Margaret first encountered Mr. Earle in 1981, thanks to dead fish and a good sense of humor. At the time, both were employed by the Department of Fish and Game. Margaret was working for the wardens, ensuring that fish buyers were not swindling fishermen. Mr. Earle was in charge of sampling fish to determine the herring spawn count. 

One day, while he was picking out fish to sample, a co-worker yelled that he was turning on the offloading machine—implying that a boatload of fish was about to fall on Mr. Earle. He quickly jumped aside, only to realize that the other man had been joking. Relieved to find himself fish-free, Mr. Earle started laughing—a reaction that endeared him to Margaret. 

“I looked over and saw this woman, and she was smiling, and she came over and said, ‘I just figured you’d be mad when he did that, but you laughed!’” Mr. Earle remembered.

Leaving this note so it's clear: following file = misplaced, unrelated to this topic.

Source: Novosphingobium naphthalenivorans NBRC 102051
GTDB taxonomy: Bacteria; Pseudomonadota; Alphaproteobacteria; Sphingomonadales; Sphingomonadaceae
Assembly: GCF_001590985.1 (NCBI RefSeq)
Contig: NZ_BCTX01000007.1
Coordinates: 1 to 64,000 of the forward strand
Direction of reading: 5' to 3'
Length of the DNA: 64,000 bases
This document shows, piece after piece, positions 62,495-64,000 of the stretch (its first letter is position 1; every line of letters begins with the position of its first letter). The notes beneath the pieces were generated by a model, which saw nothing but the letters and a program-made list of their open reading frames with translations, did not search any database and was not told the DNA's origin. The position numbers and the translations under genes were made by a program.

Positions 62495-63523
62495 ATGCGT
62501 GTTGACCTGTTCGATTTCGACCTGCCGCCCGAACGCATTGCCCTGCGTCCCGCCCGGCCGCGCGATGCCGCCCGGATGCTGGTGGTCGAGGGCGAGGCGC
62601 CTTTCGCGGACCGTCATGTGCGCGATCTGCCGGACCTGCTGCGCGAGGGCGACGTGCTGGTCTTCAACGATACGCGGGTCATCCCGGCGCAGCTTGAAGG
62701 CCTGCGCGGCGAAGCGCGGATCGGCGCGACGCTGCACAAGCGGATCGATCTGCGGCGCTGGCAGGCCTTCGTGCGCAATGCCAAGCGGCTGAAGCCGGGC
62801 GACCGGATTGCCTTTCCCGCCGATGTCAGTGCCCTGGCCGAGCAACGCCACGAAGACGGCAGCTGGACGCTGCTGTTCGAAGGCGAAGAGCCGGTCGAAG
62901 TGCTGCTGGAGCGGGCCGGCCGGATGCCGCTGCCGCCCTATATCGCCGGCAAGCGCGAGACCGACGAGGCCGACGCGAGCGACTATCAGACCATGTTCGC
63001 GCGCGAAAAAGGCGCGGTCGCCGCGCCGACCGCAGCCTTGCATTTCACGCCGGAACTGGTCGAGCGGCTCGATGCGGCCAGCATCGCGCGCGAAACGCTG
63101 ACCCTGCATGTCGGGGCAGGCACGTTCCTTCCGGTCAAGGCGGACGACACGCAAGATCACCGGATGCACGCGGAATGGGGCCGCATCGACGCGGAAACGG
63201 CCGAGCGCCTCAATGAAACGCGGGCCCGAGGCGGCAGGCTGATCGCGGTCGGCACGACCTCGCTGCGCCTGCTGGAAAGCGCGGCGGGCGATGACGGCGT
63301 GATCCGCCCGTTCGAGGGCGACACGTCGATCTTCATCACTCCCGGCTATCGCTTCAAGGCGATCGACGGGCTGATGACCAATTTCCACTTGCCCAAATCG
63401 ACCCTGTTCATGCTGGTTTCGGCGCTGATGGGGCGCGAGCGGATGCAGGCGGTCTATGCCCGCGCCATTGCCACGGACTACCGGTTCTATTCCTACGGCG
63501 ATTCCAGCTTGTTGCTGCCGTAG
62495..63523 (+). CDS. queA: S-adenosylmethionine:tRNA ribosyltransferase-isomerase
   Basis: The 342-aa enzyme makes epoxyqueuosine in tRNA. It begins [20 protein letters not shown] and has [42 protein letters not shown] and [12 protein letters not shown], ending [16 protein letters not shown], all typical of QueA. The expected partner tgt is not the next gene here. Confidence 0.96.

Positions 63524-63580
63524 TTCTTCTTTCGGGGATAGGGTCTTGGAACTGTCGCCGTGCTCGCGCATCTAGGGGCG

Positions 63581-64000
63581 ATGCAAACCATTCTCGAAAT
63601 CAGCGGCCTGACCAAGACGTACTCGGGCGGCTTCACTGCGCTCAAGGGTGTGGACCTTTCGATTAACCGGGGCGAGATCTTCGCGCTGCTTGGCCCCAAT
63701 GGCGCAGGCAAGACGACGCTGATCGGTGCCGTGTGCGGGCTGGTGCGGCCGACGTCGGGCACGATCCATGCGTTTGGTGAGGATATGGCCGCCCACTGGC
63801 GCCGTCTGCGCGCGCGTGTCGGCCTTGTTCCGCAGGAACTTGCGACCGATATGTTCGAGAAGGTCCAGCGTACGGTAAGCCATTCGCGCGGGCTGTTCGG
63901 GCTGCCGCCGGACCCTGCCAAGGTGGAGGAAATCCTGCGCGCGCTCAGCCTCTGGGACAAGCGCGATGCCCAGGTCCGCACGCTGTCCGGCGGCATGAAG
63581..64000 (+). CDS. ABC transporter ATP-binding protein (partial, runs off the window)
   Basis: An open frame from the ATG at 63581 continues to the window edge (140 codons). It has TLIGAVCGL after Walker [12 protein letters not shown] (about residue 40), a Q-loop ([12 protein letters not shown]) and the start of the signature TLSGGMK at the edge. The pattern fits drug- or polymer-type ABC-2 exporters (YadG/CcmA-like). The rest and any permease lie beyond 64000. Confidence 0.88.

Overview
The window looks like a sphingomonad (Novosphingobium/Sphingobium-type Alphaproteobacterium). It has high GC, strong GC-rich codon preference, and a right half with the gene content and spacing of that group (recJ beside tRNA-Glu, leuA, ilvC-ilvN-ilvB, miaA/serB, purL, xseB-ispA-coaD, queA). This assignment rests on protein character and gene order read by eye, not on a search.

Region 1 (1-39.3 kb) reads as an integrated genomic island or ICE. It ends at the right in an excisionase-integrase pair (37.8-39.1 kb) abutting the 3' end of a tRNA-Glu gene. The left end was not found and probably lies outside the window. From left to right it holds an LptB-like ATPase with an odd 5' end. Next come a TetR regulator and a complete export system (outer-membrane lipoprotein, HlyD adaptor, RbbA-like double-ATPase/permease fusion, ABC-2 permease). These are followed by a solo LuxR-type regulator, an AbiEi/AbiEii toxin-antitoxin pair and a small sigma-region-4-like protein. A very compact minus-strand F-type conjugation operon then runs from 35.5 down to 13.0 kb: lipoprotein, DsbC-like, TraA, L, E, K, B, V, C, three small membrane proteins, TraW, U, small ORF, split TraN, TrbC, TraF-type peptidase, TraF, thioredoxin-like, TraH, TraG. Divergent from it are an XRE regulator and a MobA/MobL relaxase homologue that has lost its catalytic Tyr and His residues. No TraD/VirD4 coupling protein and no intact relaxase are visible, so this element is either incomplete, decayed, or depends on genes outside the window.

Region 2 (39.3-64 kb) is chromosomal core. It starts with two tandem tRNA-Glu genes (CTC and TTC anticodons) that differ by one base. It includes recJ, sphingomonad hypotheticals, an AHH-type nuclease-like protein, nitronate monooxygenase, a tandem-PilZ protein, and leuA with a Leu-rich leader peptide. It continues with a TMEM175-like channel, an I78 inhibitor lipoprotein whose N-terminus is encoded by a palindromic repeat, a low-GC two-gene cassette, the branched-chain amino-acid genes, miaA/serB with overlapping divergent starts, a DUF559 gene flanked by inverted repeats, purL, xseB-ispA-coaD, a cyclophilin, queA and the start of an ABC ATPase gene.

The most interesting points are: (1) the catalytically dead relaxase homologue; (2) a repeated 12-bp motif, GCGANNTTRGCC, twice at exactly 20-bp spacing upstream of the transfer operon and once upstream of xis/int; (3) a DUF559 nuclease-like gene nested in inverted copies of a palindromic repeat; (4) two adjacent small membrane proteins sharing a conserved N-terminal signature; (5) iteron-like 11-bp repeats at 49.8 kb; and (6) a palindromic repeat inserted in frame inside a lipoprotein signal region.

Margaret was intrigued by the work the men were doing, and soon after she became Mr. Earle’s new partner, both in life and in the fish sampling business. They were married on Oct. 9, 1982, and had a son, Kris, in 1984. 

In 1983, Margaret and Mr. Earle decided they wanted to do something with a piece of property they had purchased in Tomales. 

While Mr. Earle had worked as a gardener and landscaper, Margaret initially protested, saying she didn’t know anything about plants. But she quickly learned, and when Mostly Natives opened off of Highway 1 in 1984, she was in the thick of it, growing the nursery’s supply of native shrubbery.